In these products, the rate of dissolution of the drug (and thereby availability for absorption) is controlled by slowly soluble polymers or by micro encapsulation. Once the coating is dissolved, the drug becomes available for dissolution. By varying the thicknesses of the coat and its composition, the rate of drug release can be controlled. Some preparations contain a fraction of the total dose as an immediate-release component to provide a pulse dose soon after administration. The pellet dosage forms of diffusion- or dissolution-controlled products can be encapsulated or prepared as a tablet. These products should not be chewed as the coating may be damaged. One of the advantages of encapsulated pelleted products is that the onset of absorption is less sensitive to stomach emptying. The entrance of the pellets into the small intestine (where the majority of drug absorption occurs) is usually more uniform than with non-disintegrating extended-release tablet formulations. An example of this type of product is Fefol.
The release of drug from these products is controlled by the erosion rate of a carrier matrix. The rate of release is determined by the rate of erosion. An example of this formulation is Sinemet CR. With this product, some patients may experience a later onset of effect after the morning dose, compared to conventional levodopa tablets, because of the delayed release of the drug.
Osmotic pump systems
The rate of release of drug in these products is determined by the constant inflow of water across a semipermeable membrane into a reservoir which contains an osmotic agent. The drug is either mixed with the agent or is located in a reservoir. The dosage form contains a small hole from which dissolved drug is pumped at a rate determined by the rate of entrance of water due to osmotic pressure. The rate of release is constant and can be controlled within tight limits yielding relatively constant blood concentrations. The advantage of this type of product is that the constant release is unaltered by the environment of the gastrointestinal tract and relies simply on the passage of water into the dosage form. The rate of release can be modified by altering the osmotic agent and the size of the hole. An example of this type of product is Adalat Oros.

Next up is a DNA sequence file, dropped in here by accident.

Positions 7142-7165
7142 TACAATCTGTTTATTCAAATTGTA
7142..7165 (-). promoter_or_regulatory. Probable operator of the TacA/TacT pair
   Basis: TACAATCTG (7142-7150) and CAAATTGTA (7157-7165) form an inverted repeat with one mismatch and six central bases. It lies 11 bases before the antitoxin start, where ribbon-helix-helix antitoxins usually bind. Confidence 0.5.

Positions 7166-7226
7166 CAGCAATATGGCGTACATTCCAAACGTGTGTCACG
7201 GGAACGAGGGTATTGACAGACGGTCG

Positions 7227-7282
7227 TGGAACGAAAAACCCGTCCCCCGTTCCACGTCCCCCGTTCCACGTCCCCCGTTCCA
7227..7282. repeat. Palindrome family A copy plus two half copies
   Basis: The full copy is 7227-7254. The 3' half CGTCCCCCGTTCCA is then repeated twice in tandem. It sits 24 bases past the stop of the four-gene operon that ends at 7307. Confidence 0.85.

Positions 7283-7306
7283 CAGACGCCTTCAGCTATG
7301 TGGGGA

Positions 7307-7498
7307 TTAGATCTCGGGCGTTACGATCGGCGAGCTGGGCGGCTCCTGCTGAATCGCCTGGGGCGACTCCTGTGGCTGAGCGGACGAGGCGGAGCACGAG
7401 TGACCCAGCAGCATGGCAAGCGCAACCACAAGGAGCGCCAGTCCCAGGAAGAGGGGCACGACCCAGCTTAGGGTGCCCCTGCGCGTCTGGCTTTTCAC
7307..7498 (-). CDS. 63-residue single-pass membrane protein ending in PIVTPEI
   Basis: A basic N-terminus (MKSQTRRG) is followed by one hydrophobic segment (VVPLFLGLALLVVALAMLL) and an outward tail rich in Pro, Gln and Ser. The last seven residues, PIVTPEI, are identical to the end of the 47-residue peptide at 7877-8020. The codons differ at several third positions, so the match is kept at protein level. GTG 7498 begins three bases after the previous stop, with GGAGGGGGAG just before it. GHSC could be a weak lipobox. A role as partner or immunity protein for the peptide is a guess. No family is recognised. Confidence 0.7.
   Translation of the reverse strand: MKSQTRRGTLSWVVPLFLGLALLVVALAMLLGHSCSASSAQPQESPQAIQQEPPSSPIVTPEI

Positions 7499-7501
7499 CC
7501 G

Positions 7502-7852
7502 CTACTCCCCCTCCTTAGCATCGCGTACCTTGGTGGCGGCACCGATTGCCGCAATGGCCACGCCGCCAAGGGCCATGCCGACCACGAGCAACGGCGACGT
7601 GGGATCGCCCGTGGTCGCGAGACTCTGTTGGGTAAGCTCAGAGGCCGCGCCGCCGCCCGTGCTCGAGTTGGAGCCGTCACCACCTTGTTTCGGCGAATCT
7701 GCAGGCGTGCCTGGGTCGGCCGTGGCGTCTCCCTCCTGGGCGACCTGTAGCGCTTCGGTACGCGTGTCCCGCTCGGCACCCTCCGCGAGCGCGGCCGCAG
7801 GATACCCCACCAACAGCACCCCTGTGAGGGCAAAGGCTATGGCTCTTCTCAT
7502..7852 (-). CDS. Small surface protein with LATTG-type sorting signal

Ion exchange resins
Some drugs can be bound to ion exchange resins and, when ingested, the release of drug is determined by the ionic environment within the gastrointestinal tract. Examples of this type of product are Duromine containing the basic drug phentermine complexed onto an anionic resin, and MS Contin suspension which uses a polystyrene sulphonate resin.
Switching to extended-release products
Where a prescriber wishes to transfer a patient from an immediate-release to an extended-release product, generally the equivalent total daily dose should be the same. In some cases, an effective response may be achieved with a lower dose of the extended-release product. In view of the complexity of extended-release products and the potential for greater variability, both inter- and intra-subject, patients should be monitored to ensure that the anticipated benefit of switching to such products is actually obtained.
A wide range of drugs is now formulated in a variety of different oral extended-release dosage forms. However, only those which result in a significant reduction in dose frequency and/or a reduction in toxicity resulting from high concentrations in the blood or gastrointestinal tract are likely to improve therapeutic outcomes.
Birkett DJ. Pharmacokinetics made easy. Sydney: McGraw Hill; 1998.
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The following statements are either true or false.
1. An extended-release product prolongs the half-life of the drug it contains.
2. Some extended-release tablets can be broken in two to halve a dose.
Answers to self-test questions
- Opie LH, Messerli FH. Nifedipine and mortality: grave defects in the dossier. Circulation 1995;92:1068-73.
- Schall R, Müller FR, Müller FO, Luus HG. Bioequivalence of controlled-release calcium antagonists. Clinical Pharmacokinetics 1997;32:75-89.
- DiMatteo MR, DiNicola DD. Achieving patient compliance:the psychology of the medical practitioner's role. New York: Pergamon Press; 1982.